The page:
- John 3:16 For God so loved the world, that He gave His only begotten son, that whosoever believeth in Him, should not perish, but have everlasting life.
- 2 Corinthians 5:16 So from now on we regard no one from a worldly point of view. Though we once regarded Christ in this way, we do so no longer. 17Therefore, if anyone is in Christ, he is a new creation; the old has gone, the new has come! 18All this is from God, who reconciled us to himself through Christ and gave us the ministry of reconciliation: 19that God was reconciling the world to himself in Christ, not counting men’s sins against them. And he has committed to us the message of reconciliation. 20We are therefore Christ’s ambassadors, as though God were making his appeal through us. We implore you on Christ’s behalf: Be reconciled to God. 21God made him who had no sin to be sin[a] for us, so that in him we might become the righteousness of God.
Why do the Scriptures tell us He came to earth? He came to earth to save us from our sins, to bring light where there was darkness, to reconcile us to the Father. Yet, He healed. What did the blind men say upon entering the home? Have mercy. I believe this is the primary reason Jesus healed. Healing was not His mission, but being merciful, and now being human as well as being God Jesus felt the suffering, and wanted to alleviate it.
Jesus said, “Do you believe that I am able to do this?” They said, “Yes, Lord,” and He said, “according to your faith you are healed.” Here is the sticking point in healing. Jesus often preceded His healing by saying your faith has made you whole. But he also said, Your sins are forgiven, rise up and walk.”
If faith is all that is needed to receive healing, why are some healed and some not? I don’t know the answer for sure, but I have come to believe that sometimes Christians who are allowed to suffer reach more people in their suffering than they could if they were healed.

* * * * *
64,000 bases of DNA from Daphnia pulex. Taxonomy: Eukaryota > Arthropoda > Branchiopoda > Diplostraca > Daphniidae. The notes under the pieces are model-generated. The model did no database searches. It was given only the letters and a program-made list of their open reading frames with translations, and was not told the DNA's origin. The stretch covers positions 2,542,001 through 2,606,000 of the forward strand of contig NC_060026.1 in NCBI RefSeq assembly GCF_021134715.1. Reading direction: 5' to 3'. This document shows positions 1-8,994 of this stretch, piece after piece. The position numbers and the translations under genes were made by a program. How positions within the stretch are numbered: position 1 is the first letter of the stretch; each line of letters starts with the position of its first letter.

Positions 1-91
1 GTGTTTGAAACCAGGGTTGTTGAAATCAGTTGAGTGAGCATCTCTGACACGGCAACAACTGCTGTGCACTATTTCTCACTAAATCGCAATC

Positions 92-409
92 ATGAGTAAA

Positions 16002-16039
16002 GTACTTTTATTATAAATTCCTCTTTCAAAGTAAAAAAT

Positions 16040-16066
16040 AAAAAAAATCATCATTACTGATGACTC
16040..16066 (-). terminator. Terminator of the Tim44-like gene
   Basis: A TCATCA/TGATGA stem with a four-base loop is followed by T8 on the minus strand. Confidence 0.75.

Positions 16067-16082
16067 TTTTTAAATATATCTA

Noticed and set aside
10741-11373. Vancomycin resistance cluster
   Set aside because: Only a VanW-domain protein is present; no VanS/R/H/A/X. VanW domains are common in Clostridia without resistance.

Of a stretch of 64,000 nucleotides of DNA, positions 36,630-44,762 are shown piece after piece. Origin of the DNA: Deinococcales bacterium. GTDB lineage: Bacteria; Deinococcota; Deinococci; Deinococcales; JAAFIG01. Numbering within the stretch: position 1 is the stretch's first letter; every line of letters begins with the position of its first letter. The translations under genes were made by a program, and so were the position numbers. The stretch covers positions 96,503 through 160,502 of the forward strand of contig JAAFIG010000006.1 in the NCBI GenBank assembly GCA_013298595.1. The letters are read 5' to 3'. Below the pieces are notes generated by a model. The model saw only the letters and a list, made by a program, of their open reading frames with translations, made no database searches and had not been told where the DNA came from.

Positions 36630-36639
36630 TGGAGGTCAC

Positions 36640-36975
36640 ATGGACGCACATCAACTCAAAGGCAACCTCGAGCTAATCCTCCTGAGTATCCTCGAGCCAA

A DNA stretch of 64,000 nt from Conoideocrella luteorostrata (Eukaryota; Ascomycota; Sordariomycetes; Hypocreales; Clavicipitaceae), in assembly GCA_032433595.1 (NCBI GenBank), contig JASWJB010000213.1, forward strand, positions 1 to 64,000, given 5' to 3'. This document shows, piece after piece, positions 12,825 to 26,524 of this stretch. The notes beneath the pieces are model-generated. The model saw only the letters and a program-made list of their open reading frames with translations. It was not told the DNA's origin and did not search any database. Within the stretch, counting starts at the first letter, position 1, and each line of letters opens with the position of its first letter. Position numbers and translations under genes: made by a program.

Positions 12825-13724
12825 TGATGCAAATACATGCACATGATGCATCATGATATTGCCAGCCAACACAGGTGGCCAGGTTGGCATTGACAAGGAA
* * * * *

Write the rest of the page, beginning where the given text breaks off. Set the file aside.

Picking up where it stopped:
We have to remember, God did not send Christ into the world to save just the individual, He came into the world to save the world. Deitrich Bonhoeffer said the church is not the church if it does not become a community of believers who then reach out to the world. Sometimes a Christian who suffers graciously can reach people who could not be reached through any other means. As Christians, we need to be willing to accept that our suffering can serve to draw us and those around us closer to Christ, and as hard as it is, we have to be willing to accept that suffering.
Remember, God did not bring sickness and death into the world, man did. When Adam was disobedient in the garden, he changed the world–if God had not allowed death to become a part of the human condition, then Adam would have lived for eternity in his sin. Do you remember The Picture of Dorian Gray. Gray was allowed to live a life of youth and beauty, while his picture changed to reflect the sin of the world and the sin in his heart. That picture would have been what Adam saw every time he saw his reflection in a stream of water–a face carved into something monstrous because of the sin of eternity.
We must look no farther than Paul to see that if faith were the only ingredient in receiving our healing, he certainly would have been healed. Yet, he had what he called a thorn in his side that he prayed for three times, yet it remained.